Integrating the 40 Acres

Integrating the 40 Acres: The Fifty-Year Struggle for Racial Equality at the University of Texas

Dwonna Goldstone
Copyright Date: 2006
Pages: 232
https://www.jstor.org/stable/j.ctt46nf84
  • Cite this Item
  • Book Info
    Integrating the 40 Acres
    Book Description:

    You name it, we can't do it. That was how one African American student at the University of Texas at Austin summed up his experiences in a 1960 newspaper article--some ten years after the beginning of court-mandated desegregation at the school. In this first full-length history of the university's desegregation, Dwonna Goldstone examines how, for decades, administrators only gradually undid the most visible signs of formal segregation while putting their greatest efforts into preventing true racial integration. In response to the 1956 Board of Regents decision to admit African American undergraduates, for example, the dean of students and the director of the student activities center stopped scheduling dances to prevent racial intermingling in a social setting. Goldstone's coverage ranges from the 1950 U.S. Supreme Court ruling that the University of Texas School of Law had to admit Heman Sweatt, an African American, through the 1994 Hopwood v. Texas decision, which ended affirmative action in the state's public institutions of higher education. She draws on oral histories, university documents, and newspaper accounts to detail how the university moved from open discrimination to foot-dragging acceptance to mixed successes in the integration of athletics, classrooms, dormitories, extracurricular activities, and student recruitment. Goldstone incorporates not only the perspectives of university administrators, students, alumni, and donors, but also voices from all sides of the civil rights movement at the local and national level. This instructive story of power, race, money, and politics remains relevant to the modern university and the continuing question about what it means to be integrated.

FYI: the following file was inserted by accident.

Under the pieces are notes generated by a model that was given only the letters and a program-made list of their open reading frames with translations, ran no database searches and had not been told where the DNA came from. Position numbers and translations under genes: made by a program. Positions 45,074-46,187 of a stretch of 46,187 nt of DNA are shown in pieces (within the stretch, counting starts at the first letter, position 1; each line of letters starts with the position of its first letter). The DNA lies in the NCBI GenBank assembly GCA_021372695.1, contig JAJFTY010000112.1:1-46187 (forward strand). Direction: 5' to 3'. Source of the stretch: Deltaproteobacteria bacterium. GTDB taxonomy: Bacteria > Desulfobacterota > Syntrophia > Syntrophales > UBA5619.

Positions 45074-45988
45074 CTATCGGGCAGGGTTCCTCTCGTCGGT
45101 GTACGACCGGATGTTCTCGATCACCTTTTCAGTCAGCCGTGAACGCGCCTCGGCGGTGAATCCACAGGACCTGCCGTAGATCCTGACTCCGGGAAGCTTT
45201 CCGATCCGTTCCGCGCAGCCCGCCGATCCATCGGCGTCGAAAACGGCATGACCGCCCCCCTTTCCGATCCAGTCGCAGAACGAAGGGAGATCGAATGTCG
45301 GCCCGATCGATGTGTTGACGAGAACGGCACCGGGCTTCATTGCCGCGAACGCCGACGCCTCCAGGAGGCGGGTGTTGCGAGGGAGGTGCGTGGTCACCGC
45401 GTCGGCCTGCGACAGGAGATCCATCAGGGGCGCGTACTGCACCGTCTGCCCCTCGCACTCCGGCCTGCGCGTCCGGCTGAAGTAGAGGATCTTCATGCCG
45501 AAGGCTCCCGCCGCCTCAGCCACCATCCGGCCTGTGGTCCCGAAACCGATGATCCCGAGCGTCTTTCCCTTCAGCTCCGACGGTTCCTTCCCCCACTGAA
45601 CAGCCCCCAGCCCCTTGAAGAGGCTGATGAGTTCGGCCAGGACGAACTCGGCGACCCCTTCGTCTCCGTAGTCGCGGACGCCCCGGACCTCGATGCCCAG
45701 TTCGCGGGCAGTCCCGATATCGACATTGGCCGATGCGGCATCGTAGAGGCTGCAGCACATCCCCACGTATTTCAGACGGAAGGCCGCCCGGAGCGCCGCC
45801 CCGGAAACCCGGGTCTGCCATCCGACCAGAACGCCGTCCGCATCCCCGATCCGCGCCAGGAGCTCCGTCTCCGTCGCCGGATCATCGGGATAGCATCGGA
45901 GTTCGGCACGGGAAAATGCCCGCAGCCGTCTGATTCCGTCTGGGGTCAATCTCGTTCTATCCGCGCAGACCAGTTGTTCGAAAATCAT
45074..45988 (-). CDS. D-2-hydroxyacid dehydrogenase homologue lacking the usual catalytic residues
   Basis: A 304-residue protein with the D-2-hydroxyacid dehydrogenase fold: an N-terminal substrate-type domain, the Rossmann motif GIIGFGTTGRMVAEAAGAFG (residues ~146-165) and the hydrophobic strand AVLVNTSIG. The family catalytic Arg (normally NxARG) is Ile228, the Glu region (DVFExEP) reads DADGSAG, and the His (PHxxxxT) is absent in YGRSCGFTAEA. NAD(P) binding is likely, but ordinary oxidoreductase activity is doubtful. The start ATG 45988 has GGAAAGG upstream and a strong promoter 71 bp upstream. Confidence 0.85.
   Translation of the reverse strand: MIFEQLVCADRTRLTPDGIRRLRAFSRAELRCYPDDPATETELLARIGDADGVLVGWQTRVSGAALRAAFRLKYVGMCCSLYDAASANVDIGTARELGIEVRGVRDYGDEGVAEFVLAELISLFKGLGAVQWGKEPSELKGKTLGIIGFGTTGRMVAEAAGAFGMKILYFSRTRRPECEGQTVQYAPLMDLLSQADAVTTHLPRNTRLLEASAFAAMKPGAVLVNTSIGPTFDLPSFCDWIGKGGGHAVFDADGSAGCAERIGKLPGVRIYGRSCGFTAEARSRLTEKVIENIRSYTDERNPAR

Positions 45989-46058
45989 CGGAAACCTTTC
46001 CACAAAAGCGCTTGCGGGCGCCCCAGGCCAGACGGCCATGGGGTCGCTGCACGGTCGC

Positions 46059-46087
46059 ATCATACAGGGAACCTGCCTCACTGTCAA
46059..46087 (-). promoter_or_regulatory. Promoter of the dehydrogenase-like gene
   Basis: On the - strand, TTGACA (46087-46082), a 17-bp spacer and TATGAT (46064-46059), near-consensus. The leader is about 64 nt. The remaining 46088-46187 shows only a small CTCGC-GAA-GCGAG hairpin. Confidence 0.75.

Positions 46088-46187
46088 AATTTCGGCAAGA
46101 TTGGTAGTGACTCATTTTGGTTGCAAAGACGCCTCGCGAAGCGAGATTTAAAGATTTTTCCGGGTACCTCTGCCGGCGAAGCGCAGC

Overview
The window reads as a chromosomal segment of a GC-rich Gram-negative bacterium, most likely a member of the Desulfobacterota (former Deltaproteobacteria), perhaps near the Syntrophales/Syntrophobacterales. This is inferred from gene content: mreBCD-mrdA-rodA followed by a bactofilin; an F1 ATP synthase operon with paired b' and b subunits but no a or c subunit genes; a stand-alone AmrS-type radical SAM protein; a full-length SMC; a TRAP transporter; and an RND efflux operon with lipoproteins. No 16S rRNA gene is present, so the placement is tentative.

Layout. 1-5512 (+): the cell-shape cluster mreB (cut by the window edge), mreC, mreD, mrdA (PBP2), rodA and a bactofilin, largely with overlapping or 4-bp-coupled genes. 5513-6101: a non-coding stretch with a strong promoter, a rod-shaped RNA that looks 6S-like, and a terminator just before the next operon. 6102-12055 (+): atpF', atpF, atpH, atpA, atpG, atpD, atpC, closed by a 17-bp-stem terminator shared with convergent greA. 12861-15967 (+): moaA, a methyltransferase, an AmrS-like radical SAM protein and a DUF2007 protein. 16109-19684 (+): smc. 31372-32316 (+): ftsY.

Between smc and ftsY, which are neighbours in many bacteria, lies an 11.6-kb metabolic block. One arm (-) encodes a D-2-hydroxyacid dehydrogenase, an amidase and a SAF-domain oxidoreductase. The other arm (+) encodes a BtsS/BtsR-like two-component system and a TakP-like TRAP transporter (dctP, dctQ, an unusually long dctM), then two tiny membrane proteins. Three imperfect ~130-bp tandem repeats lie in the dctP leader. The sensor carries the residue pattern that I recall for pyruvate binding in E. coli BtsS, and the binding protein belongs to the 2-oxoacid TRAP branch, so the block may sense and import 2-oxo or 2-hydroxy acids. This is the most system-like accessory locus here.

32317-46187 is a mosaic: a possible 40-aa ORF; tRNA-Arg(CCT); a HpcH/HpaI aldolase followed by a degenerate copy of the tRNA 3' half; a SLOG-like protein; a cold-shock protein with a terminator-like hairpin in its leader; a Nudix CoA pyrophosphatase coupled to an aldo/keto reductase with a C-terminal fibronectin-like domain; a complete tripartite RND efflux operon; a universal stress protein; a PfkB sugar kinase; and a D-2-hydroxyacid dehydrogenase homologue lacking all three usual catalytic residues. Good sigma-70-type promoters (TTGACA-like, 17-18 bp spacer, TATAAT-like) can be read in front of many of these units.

eISBN: 978-0-8203-4203-0
    Subjects: History, Political Science, Education

Table of Contents

  1. Front Matter
    (pp. i-iv)
  2. Table of Contents
    (pp. v-vi)
  3. Preface
    (pp. vii-xii)
  4. Introduction
    (pp. 1-13)

    For many of Texas’s African American (and Mexican American) citizens, the opportunity for life, liberty, and the pursuit of happiness has constituted merely a fleeting dream. The history of African Americans in what is now Texas dates back to 1528, when two men, Estevan, a black Moor of Azamor in Morocco, and an unnamed slave of Captain Andrés Dorantes landed. Both men had survived a Spanish expedition to Florida under the leadership of Pánfilo de Narváez. Other blacks explored Texas and settled its territory over the next three hundred years, a period of Spanish and Mexican rule that was generally...

  5. 1 African Americans at the School of Law
    (pp. 14-35)

    When the University of Texas School of Law opened in 1881, there was little need for a discussion about whether African Americans would be allowed to attend the school: southerners’ insistence on strict racial segregation made it a moot point. The University of Texas would remain a school for white Texans and white professors such as W. S. Simkins, who had served as a first sergeant in the Confederate Army and gone on to become a judge, founder of the Peregrinus (the School of Law yearbook), a member of the Ku Klux Klan, and professor of law at the University...

  6. 2 Desegregation of Educational Facilities
    (pp. 36-55)